Threadstalk milkvetch as seen on ash deposits along Oregon Highway 218 about one mile east of Clarno, OR..........May 14, 2010. Note the tufted evening primrose (Oenothera cespitosa ssp. cespitosa) at the base of the milkvetch.
Threadstalk milk-vetch is a perennial wildflower with clusters of slender erect to ascending stems from 30-90 cm high arising from a branched crown atop a taproot. The stems may be simple, but are often much-branched. The stems and leaves either are covered with minute, appressed hairs or are nearly glabrous, and thus typically appear fairly green. The pinnately compound leaves measure 6-10 cm long with 9-25 linear to linear-oblanceolate leaflets each from 0.7-2 cm long and 1-2 mm wide (See photo immediately below.).
The flower stem measues up to 20 cm long and typically exceeds the leaves. The racemes are loosely 10-30 flowered. The pedicels are slender and measure 2-6 mm long while the calyx is an elongated bell up to 5 mm long with broad but shallow teeth up to 1 mm long (See photo above.). The calyx is usually covered with numerous white or blackish hairs appressed to the tube. The pale yellow to whitish corolla is 10-12 mm long and are spreading or slightly nodding. The banner is held erect while the lateral wings have rounded tips and are 1-4 mm longer than the keel. The mature pods are green and laterally compressed. Their outline is linear to narrowly oblong-elliptic and they are rounded at both ends. The pods measure 15-35 mm long and 4-6 mm wide and have a long, slender stalk that is 10-15 mm long (See photo below.). This slender stalk which attaches the pod to the drying calyx is what gives this species it name of "threadstalk" milk-vetch. The pods are generally glabrous.
Threadstalk milk-vetch may be found on the dry plains and sagebrush desert and into the foothills.
Threadstalk milk-vetch is found from southern British Columbia southward east of the Cascade Mts. to central Idaho and northeastern California, eastward to central Nevada.
The photo above shows a close-up view of the flower of threadstalk milk-vetch as seen north of Borax Lake in the Alvord Basin of southeastern Oregon.........May 28, 2000. Note that both the wings and banner are much longer than the keel, which is sharply upcurved at its tip. The wings are also slightly upcurved while the long banner is likewise curved sharply upwards to nearly a 90 degree angle at midlength. Also note the calyx tube covered with short white and black hairs and the short, broadly triangular calyx lobes.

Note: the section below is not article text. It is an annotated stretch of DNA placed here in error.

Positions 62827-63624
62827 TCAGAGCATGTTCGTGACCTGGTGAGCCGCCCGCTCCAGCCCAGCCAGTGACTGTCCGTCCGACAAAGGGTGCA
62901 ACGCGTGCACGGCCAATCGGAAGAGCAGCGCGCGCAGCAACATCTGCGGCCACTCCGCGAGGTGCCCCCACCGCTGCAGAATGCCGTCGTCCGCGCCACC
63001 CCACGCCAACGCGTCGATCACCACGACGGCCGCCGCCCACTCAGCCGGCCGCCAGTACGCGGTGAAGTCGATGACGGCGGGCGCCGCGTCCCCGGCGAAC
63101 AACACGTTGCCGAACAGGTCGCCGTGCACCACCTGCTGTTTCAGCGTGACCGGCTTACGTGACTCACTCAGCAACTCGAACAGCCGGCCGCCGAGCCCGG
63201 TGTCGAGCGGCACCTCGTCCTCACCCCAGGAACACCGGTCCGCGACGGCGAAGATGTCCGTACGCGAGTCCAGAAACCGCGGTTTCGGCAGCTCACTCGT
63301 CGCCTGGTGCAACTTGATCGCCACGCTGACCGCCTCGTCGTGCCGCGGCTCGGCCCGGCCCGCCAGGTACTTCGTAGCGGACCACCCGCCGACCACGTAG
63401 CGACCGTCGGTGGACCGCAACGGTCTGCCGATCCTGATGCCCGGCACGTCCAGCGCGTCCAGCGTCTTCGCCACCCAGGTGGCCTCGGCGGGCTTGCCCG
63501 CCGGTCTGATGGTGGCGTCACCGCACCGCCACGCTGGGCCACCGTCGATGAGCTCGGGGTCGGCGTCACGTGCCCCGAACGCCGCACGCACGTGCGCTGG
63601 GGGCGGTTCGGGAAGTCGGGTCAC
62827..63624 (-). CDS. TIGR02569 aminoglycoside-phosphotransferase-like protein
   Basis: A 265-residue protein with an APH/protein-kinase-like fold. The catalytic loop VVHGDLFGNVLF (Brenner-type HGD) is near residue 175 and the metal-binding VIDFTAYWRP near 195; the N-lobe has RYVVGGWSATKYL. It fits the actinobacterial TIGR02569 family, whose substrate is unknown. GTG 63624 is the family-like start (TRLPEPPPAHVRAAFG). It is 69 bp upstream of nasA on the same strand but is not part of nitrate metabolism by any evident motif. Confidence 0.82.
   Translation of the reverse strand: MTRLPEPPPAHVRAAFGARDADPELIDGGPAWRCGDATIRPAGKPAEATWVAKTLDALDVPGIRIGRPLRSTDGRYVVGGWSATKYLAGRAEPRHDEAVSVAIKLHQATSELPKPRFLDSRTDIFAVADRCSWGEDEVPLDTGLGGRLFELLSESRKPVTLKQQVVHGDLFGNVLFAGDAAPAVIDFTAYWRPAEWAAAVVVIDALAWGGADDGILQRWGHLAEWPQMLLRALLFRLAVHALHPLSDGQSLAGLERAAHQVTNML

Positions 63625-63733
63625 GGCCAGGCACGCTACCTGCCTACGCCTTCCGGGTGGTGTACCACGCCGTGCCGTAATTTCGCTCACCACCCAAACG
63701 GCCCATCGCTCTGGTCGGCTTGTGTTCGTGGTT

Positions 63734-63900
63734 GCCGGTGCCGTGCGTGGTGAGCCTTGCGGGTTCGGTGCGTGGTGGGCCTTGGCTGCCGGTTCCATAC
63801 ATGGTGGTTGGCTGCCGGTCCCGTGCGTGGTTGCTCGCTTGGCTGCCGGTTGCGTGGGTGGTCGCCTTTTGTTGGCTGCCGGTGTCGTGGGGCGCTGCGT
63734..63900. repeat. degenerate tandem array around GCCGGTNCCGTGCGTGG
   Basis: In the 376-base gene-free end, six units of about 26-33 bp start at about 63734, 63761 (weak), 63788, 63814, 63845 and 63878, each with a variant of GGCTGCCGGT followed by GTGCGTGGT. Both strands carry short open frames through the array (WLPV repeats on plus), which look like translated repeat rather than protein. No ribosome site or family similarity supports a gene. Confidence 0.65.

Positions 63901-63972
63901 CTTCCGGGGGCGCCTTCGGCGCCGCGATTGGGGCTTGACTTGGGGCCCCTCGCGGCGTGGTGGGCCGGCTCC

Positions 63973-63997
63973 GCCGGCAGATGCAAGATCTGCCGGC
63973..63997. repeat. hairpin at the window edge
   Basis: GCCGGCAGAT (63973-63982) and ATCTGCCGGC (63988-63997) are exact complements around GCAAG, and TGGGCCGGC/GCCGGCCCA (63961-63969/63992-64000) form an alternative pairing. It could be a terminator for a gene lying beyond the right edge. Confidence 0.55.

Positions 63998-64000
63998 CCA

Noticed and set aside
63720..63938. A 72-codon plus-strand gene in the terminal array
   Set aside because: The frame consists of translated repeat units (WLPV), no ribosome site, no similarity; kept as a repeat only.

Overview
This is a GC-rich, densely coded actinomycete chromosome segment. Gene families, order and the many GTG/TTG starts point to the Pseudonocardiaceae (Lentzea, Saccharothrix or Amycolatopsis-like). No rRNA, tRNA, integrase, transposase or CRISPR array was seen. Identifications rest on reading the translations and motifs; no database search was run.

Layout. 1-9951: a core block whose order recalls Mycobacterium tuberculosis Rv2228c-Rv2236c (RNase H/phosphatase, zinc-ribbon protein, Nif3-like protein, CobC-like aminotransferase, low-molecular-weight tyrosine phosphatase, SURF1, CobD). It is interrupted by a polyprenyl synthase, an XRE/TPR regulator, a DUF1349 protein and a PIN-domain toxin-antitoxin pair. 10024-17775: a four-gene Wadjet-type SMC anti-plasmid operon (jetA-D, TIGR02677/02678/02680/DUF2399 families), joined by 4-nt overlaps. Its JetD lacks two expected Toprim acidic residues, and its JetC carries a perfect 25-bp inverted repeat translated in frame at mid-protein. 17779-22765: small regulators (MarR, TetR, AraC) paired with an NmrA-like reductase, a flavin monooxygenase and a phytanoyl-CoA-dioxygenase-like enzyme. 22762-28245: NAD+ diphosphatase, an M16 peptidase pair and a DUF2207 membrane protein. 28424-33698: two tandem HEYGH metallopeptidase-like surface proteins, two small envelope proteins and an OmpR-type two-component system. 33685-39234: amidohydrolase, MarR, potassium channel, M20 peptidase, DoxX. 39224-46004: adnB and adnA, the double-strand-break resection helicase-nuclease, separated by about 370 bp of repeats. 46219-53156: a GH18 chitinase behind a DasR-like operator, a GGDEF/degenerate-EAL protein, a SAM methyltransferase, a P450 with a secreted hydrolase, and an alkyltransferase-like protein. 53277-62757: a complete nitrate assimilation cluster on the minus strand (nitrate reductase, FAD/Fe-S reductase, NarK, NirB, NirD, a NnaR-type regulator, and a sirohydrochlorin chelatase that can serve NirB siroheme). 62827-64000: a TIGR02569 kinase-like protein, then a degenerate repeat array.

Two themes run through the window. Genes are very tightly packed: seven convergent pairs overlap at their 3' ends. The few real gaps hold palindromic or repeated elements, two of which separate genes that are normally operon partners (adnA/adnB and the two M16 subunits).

The photo above shows a stem leaf of threadstalk milk-vetch as seen north of Borax Lake in the Alvord Basin of southeastern Oregon.........May 28, 2000. Note that the leaf would normally appear much greener and glabrous than this photo shows.
- -The photo at left shows a close-up of the lanceolate pods of threadstalk milk-vetch. This species "earns" its name from the long, narrow stipe which extends from the calyx and whitish stamens to the pod. Note that the pod is much compressed laterally. Photographed at the South Steens Mt. Campground in southeastern Oregon...........May 26, 1996. The photo at center shows the pods of threadstalk milk-vetch after releasing their seeds. The long stipe or stalk at the base of the pod is easily recognizable. Photographed on north-facing slopes of Sulphur Ridge in the South Fork Crooked River Wilderness Study Area..........October 25, 2015. The photo at right shows the maturing seed pods of threadstalk milkvetch as seen along the Rimrock Springs Trail #850, Crooked River National Grasslands.........June 24, 2017.
-Additional close-ups of threadstalk milkvetch as seen on ash deposits along Oregon Highway 218 about one mile east of Clarno, OR...........May 14, 2010.
Stem leaves and flower buds of threadstalk milkvetch as seen on scabland grasslands about one-half mile east of the Odessa Craters parking area, Lincoln County, Washington........May 8, 2012.
- -Threadstalk milkvetch in bloom along the Fremont National Recreation Trail #160 at a bald at about 7400' on the southeastern shoulder of Crook Peak, Fremont-Winema National Forest.......June 28, 2019.
The photo above shows a close-up of the upper raceme of threadstalk milk-vetch and a friend, possibly a cedar hairstreak (resting or nectaring?) along the highway a mile or so north of Summer Lake in central Lake County, Oregon............May 26, 1996.
Threadstalk milk-vetch near Summer Lake, Or......June, 1995.
The photo above shows a contrasty close-up of the raceme of threadstalk milk-vetch as seen near Summer Lake, Or........June, 1995.
The photo above shows another view of the long stalked pod of threadstalk milk-vetch as seen at Wilson Creek, a BLM site several miles south of US Highway 2 in central Washington..........June 22, 2006.